Alternative routes, what we learnt, and what we might have done differently, had we known …
First and foremost, we do not for one second regret chartering private transport to travel the Pamir Highway and through the Wakhan Valley. It was 100% the right choice to make.
Hindsight is a wonderful thing, isn’t it? Had we known just how long, tedious and uncomfortable the journey from Khorog to Dushanbe is, we would have considered taking pre-organised transport all the way through to Dushanbe* or round trip transport out of Osh**. The latter option means you can travel one way via the Wakhan Valley and on the return journey along the faster Pamir Highway. If you have hired a car and driver from Osh, you will already be paying for the fuel for the empty leg, therefore returning with the driver wouldn’t increase the cost significantly: you’ll probably want to add in a couple of nights along the way rather than doing it in the one hit the driver is likely to do if going it alone.
After crossing the Pamir Highway/Wakhan Valley, many overland travellers head straight to Dushanbe, rest for a day or two and then continue more or less directly to Uzbekistan. It is also possible to cross a border near Osh into Uzbekistan, which could cut out 15 hours of hell on the Khorog to Dushanbe road.
*Our original plan was that once in Khorog, we would find fellow travellers who wanted to hire private transport for the onward leg to Dushanbe, allowing us to break the journey along the way and permit photo stops. Despite staying in Khorog for four nights, we didn’t manage to do so and therefore had to resort to shared taxis. Needless to say, it is yet another stunning journey and the misery of being wedged into the back of a shared taxi is only further compounded by the fact that you can’t stop for photographs along the way.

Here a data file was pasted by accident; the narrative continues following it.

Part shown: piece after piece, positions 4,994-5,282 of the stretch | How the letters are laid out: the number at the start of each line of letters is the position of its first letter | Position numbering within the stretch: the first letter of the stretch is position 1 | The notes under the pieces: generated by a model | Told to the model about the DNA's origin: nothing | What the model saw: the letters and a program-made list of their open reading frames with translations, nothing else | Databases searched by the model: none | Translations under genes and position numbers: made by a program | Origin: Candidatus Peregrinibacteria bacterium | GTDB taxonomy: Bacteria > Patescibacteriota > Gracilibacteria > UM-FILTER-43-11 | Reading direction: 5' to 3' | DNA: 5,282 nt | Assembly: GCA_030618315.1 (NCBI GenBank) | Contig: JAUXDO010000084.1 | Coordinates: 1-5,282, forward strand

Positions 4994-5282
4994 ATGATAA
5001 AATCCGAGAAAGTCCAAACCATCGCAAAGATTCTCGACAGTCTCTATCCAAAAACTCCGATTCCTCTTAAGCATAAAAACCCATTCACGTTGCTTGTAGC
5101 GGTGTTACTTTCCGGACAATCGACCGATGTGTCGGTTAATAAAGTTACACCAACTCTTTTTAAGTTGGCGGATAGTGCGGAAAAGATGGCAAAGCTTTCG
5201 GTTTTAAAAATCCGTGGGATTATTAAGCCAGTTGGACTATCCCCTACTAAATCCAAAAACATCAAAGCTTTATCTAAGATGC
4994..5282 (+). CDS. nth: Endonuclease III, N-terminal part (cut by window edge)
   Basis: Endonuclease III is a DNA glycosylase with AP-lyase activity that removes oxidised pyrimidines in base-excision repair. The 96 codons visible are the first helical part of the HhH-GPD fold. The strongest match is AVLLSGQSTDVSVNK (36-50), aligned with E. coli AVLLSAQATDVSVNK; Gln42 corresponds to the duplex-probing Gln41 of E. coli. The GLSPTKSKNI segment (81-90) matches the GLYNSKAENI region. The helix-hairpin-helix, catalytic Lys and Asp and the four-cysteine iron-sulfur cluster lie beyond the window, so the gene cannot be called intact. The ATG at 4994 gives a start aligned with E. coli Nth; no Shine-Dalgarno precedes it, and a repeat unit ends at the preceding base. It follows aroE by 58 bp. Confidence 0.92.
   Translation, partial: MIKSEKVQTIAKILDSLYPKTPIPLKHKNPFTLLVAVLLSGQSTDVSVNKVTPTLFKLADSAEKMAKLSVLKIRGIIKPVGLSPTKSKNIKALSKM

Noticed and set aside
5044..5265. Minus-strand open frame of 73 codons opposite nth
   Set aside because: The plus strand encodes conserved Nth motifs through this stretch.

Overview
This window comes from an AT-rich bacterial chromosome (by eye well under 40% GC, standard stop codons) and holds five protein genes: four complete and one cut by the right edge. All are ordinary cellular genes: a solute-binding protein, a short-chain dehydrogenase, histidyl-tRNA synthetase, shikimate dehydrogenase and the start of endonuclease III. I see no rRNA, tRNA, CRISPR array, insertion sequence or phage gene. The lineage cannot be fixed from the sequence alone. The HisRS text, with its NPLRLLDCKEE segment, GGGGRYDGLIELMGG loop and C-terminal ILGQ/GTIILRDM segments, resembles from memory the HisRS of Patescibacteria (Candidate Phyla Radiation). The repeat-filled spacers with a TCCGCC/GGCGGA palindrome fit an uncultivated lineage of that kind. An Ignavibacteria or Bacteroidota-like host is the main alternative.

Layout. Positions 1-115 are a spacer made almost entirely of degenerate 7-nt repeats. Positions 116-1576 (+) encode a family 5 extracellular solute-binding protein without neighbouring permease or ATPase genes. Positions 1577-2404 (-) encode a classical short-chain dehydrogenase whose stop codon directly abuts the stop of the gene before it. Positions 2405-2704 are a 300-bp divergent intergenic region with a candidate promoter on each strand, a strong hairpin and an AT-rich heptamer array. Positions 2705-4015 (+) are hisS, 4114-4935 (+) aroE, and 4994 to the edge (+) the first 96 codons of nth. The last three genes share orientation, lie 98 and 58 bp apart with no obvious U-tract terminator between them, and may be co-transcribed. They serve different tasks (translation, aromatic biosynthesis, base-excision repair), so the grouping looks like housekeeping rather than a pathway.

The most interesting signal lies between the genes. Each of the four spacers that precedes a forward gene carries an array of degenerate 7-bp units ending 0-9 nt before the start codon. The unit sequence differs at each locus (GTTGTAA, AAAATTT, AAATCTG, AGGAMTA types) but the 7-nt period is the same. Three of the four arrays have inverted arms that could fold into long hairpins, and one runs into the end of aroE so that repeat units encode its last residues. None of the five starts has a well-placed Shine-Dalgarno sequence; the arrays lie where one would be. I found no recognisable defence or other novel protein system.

**Of course to do this, you either need a double-entry Kyrgyz visa or be holding a passport of one of the nationalities that has visa-free entry to Kyrgyzstan. You will also need to have your Uzbekistan visa in advance as there is no embassy or consulate in Osh.
Ishkashim is a well-known stop for travellers in the Wakhan Valley, because of the weekly morning cross-border market in Afghanistan. However the market has been closed for the best part of a year now which really means there is little attraction to staying in Ishkashim. As it only about a 3-hour drive on to Khorog, our advice would be to either skip Ishkashim altogether or spend an extra night in one of the homestays further in the valley. Unless of course there is word that the market has reopened!
Hitchhiking the Pamir Highway and Wakhan Valley
As we had our own transport, this is more of an observation than solid experience but we would think it would be very difficult to hitch this route. One problem is that in reality very few vehicles travel these roads. The other is that most cars are usually already packed to the roof with passengers. If you did get lucky, there is a good chance that the driver would also expect financial recompense equivalent to the cost of a shared taxi.
We hope we have covered most questions you might have about hiring transport on the Pamir Highway, please let us know if there is anything else we can help you with.
You may also be interested in this post: Travelling in Central Asia – Questions & Answers, and our suggested itinerary: Central Asia itinerary: Almaty to Dushanbe overland.
Do you have any other questions about booking a trip along the Pamir Highway? Leave your question in the comments below and we’ll add them to this article.
Did you find this post helpful? Pin it to your travel planning board!